I just finished reading Open: Inside the Ropes at Bethpage Black, John Feinstein's chronicling of the 2002 U.S. Open at Bethpage Black in New York. The Open at Bethpage Black marked the first time the U.S. Open was held at a truly public course. If you might not be familiar with Bethpage Black, it is one of five courses that comprise Bethpage State Park on Long Island. The Black Course was designed by the famous golf architect A.W. Tillinghast. The course is so famous and desirable to play, even though it is suggested for only low handicapped golfers, that people literally sleep in their cars overnight for the opportunity to gain one of the coveted daily tee times.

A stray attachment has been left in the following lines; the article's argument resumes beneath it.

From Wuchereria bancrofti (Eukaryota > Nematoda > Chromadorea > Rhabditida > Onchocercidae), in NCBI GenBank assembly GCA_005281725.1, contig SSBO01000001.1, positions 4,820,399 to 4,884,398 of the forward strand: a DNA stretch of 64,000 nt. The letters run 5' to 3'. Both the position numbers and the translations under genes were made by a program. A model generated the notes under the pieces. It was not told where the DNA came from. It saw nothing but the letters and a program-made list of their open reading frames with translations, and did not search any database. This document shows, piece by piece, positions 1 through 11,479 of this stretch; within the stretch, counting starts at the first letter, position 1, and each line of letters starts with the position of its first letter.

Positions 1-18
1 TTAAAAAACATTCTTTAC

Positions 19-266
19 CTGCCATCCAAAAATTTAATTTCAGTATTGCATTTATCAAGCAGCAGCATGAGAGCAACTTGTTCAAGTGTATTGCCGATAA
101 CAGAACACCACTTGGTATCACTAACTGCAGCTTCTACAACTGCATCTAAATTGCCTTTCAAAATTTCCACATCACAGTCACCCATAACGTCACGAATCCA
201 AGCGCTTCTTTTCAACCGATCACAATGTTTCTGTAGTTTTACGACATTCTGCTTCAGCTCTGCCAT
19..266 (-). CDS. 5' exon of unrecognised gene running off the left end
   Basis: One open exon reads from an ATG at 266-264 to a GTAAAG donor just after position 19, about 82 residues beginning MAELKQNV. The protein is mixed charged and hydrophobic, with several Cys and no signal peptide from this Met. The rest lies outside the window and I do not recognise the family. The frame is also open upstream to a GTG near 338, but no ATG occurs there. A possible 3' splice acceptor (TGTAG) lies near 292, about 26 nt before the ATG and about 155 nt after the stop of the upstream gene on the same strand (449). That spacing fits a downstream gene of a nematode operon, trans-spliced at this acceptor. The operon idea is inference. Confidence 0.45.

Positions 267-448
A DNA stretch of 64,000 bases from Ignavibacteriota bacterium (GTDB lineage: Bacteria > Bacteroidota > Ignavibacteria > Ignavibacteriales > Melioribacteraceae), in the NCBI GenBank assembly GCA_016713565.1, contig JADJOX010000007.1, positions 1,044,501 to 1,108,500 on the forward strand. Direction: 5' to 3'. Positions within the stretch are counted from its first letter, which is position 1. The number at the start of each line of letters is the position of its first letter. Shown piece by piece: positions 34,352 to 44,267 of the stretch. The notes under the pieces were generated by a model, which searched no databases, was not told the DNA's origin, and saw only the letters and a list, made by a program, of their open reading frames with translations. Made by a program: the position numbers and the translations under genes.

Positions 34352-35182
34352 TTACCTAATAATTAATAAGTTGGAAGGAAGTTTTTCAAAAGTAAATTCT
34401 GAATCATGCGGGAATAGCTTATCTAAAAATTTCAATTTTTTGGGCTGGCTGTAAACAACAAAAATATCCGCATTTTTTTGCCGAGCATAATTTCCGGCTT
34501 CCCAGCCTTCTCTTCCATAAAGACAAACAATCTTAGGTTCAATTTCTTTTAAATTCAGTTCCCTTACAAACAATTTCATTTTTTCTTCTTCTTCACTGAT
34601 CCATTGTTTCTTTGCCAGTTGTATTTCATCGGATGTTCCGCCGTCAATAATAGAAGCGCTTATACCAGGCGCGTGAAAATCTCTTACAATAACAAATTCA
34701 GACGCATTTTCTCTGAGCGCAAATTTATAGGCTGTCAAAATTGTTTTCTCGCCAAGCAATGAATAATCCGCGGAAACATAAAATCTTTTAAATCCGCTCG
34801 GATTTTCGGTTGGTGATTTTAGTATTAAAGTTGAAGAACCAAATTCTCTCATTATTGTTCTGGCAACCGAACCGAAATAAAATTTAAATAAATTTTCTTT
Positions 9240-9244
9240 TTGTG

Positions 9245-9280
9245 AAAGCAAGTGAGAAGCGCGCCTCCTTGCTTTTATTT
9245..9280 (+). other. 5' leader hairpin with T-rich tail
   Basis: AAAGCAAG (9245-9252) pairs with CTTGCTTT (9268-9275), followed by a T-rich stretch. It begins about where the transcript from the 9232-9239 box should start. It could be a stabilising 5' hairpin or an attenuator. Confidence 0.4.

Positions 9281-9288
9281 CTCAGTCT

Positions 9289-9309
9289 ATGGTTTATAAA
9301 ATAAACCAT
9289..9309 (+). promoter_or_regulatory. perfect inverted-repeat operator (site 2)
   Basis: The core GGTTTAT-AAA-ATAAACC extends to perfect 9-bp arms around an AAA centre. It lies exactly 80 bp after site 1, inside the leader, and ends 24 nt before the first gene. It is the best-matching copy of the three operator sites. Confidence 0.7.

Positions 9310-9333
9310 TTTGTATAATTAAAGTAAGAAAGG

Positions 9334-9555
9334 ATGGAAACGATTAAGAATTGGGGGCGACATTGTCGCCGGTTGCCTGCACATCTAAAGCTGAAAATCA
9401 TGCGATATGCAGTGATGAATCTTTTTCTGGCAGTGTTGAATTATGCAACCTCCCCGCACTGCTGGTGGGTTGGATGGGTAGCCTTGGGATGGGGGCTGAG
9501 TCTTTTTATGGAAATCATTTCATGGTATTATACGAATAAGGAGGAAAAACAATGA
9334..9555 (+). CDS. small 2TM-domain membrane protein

In his book, Feinstein takes us from David Fay first developing the idea in 1995 to play the Open at Bethpage, the logistics and difficulties behind making that idea a reality--including the fallout from 9/11, the actual tournament that was won by Tiger Woods, to the USGA's agreement with the State of New York to have The Black again host the Open in 2009. In this book, Feinstein gives us an in-depth look at people who run the United States Golf Association, as well what it takes to stage one of the largest and most prestigious golf championships in the world. It is both fascinating and entertaining, and I highly recommend it for any true golfer's reading list.
By reading Open, I have now completed the John Feinstein "Grand Slam" of golf books, which also includes A Good Walk Spoiled, The Majors, and Tales from Q School. Tonight at Borders I picked up my next read: One Magical Sunday: (But Winning Isn't Everything). Co-authored by Phil Mickelson, it is his firsthand account of his life leading up to his winning his first major, The Masters, in 2004.